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Facebook Spam: WhatsApp Imposter App Reportedly Phishing Users' Data

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What's up with WhatsApp today? Well, imposters of the mobile messaging app are trying to steal your info through Facebook, that's what.

Robin Wauters over at The Next Web reports receiving a request to use the popular mobile messaging app on Facebook on Monday. The problem? WhatsApp doesn't have a Facebook app.

Instead, the request leads users to a not-so-legit URL. According to Wauters, "the end goal appears to be fetching your private Facebook information."

The fake application may say something like "[Person X] has shared 3 pics with you in WhatsApp," but upon actually approving this request, it appears as though your Facebook friends will receive the very same photo-sharing message.

The company has issued a statement on its website, saying, "This has nothing to do with WhatsApp, so please ignore the message… We don’t know if the app can cause any damage, but just to be on the safe side: don’t grant the request."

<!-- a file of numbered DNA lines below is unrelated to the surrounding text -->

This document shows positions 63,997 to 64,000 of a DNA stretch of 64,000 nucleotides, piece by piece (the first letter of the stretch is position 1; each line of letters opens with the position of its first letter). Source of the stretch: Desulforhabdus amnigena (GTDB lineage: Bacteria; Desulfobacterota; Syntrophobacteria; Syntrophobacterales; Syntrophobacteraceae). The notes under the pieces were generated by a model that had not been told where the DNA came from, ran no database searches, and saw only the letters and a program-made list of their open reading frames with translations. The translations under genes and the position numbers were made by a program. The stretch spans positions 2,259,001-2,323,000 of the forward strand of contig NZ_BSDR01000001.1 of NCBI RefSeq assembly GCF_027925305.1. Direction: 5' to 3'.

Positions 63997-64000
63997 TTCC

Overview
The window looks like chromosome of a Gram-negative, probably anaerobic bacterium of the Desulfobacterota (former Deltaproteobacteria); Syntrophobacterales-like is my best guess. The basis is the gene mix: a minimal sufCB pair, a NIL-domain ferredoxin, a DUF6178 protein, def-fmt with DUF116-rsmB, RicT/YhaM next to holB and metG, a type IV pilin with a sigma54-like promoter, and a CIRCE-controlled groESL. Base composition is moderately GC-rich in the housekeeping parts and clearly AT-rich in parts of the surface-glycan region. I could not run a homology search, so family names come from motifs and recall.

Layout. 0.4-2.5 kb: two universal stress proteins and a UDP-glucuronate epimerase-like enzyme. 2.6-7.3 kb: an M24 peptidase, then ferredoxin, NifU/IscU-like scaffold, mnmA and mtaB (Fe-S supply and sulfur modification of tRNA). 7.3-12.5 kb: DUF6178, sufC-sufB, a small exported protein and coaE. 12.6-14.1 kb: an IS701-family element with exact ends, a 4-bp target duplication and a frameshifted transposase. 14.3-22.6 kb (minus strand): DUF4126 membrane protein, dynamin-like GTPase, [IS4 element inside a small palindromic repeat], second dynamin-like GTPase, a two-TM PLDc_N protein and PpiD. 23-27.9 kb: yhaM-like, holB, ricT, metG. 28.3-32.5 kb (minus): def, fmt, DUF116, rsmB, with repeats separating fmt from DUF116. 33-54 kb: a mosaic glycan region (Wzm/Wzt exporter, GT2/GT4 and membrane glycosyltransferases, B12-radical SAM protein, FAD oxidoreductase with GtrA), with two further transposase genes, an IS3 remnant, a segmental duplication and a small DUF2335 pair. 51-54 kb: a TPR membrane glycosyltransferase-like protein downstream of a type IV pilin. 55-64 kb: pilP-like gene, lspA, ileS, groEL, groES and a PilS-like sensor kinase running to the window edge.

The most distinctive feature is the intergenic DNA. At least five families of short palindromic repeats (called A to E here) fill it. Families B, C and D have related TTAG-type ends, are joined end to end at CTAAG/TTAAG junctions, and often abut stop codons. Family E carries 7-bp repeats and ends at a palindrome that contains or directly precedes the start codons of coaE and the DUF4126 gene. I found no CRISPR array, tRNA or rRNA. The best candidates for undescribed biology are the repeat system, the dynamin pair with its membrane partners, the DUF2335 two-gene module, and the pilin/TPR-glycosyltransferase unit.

Though WhatsApp is app-less on Facebook, it has a Facebook page with about 757,000 "Likes."

Both The Next Web and Memeburn have noticed several phony apps masquerading as WhatsApp. Indeed, a recent scan of Facebook turned up several "apps" purporting to offer WhatsApp's services.

FAKE WHATSAPP APPS ON FACEBOOK:

facebook spam

Facebook too has jumped onto the apparent spam situation, putting out the following notice for users who click on one of the WhatsApp "applications":

facebook spam

The suspicious request asks for access to one's basic information and information people share with each other on Facebook, according to the WhatsAppen blog. Before allowing any third-party app to access your data, make sure to check how many people are using the product (trusted apps will usually have many); and it never hurts to double check if the company in question actually has an official Facebook application of its own.

You can also see which outside website a Facebook request will direct you to by looking in the bottom left corner of a request window, where Facebook displays the outside URL that you're about to navigate to. The social network will warn you thus before letting you leave its platform: "By proceeding you will be taken to [URL]." If the web address looks like spam or doesn't contain a domain you recognize, avoid proceeding with the request.

To remove any application from your Facebook, use these instructions from the Facebook Help Center.

Earlier on HuffPost:

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